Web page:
Self tests could detect dangerous ‘forever chemical’ levels earlier

"The ability to use a finger-prick device to measure PFAS exposure opens up new research opportunities and, importantly, allows people in the general public to test their own blood without having to be part of an academic research study," says Heather Stapleton. (Credit: Getty Images)

Giving people at high risk of PFAS exposure the opportunity to easily self-test could improve access to testing for these “forever chemicals” and lead to the early detection of detrimental health conditions, according to a new study.

The study tested an improved approach for people to collect their own blood samples to test for PFAS without being part of an academic research study.

PFAS, short for per- and polyfluoroalkyl substances, are a class of more than 9,000 chemicals that are used widely to produce industrial and consumer products. They are commonly known as “forever chemicals” due to their extreme persistence in the environment as well as in the human body where they can remain for many years.

For people with elevated exposure, either through drinking water or occupational hazard, early detection of elevated PFAS blood levels can inform exposure reduction and medical screening to protect against associated harm to the liver, kidneys, and thyroid; immune system; reproduction and development; and the risk of several cancers.

Interventions are especially important to protect infants, children, and pregnant women, as PFAS accumulate in the body over the lifespan, cross the placenta, and accumulate in the fetus, and pass into breast milk. They have been linked to a wide range of health effects including high cholesterol, several cancers, infertility, and low birth weight.

Additionally, PFAS have contaminated drinking water for millions of Americans. The US Environmental Protection Agency recently proposed enforceable drinking water standards for six types of PFAS.

“People with drinking water contamination often want to know their PFAS blood levels but have trouble gaining access to a blood draw and testing,” says lead author Courtney Carignan, assistant professor in Michigan State University’s Colleges of Agriculture and Natural Resources and Veterinary Medicine.

“Blood test results can be used to document exposure, compare with levels in the general populations, inform exposure reduction, and take health protective action.”

As reported in Environmental Science & Technology, the researchers examined PFAS exposure measured by self-collection of blood using both the new finger prick and traditional blood draw methods among 53 people with prior history of PFAS drinking water contamination.

Participants first provided a blood sample collected by a blood draw and then pricked their finger using a lancet—commonly used for diabetic blood testing—to collect a precise amount of blood onto a new sampler. The laboratory Eurofins analyzed the blood samples for 45 specific PFAS varieties, five of which were detected frequently enough in the samples for the comparison.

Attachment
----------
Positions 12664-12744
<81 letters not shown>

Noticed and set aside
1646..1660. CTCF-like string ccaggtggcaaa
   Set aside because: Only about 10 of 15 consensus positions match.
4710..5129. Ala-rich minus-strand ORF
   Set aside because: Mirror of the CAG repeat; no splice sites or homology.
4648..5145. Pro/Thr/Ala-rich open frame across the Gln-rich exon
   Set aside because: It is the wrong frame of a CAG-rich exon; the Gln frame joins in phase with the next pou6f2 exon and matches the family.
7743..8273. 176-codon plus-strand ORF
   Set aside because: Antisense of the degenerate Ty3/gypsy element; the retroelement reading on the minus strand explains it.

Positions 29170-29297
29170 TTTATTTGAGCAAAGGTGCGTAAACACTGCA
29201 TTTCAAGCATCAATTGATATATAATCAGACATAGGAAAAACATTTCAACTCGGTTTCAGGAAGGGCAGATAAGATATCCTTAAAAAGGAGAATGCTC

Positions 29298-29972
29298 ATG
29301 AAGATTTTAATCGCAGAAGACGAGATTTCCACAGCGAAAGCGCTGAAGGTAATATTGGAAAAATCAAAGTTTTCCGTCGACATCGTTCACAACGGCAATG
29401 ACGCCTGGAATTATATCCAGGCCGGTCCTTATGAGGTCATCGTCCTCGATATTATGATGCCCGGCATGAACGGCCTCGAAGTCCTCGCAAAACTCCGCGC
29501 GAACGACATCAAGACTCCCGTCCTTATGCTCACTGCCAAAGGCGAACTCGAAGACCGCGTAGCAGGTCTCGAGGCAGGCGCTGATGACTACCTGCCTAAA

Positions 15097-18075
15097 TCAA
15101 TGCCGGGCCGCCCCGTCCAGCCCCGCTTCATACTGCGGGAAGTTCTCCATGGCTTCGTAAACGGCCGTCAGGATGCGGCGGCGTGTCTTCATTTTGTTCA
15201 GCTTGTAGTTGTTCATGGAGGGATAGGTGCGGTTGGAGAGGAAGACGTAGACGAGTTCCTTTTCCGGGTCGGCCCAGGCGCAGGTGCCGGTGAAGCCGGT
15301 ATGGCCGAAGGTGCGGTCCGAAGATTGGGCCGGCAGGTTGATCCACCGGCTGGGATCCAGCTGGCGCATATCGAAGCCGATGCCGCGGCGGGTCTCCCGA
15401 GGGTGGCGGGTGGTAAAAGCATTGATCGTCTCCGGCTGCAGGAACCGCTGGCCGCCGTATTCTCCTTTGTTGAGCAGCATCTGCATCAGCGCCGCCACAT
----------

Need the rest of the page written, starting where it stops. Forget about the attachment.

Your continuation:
In the analyses, the researchers reported similar detection frequencies and high correlations between the two approaches.

“Results indicate that the new approach can work as well as the traditional approach among our highly exposed population,” Carignan says. “Since the traditional approach uses the serum component of blood and our new approach relies on whole blood, we also confirmed an approximate 2:1 ratio of PFASs in serum compared to whole blood.”

“In addition, we found that the whole-blood approach may offer a more comprehensive picture of the PFAS in our blood, including compounds such as FOSA,” says coauthor Christopher Higgins of the Colorado School of Mines. FOSA, technically known as perfluorooctane sulfonamide, is a PFAS that was detected in approximately half of the whole-blood samples but not in any of the serum samples.

While the authors conclude the new approach is promising, they caution that users should take care to ensure proper self-collection and use sufficiently sensitive analytical methods. Also, the appropriate conversion must be applied when comparing with levels in serum, which some labs like Eurofins will do but others may not.

The authors report that simply multiplying the whole-blood concentration by two provides a good estimate of the serum equivalent. Carignan also notes that future studies should test the new approach in the general population prior to broad adoption in PFAS exposure and health research.

“The ability to use a finger-prick device to measure PFAS exposure opens up new research opportunities and, importantly, allows people in the general public to test their own blood without having to be part of an academic research study,” says coauthor Heather Stapleton, an environmental chemist at Duke University.

Additional coauthors are from Duke, the Colorado School of Mines, and Michigan State.

Source: Michigan State University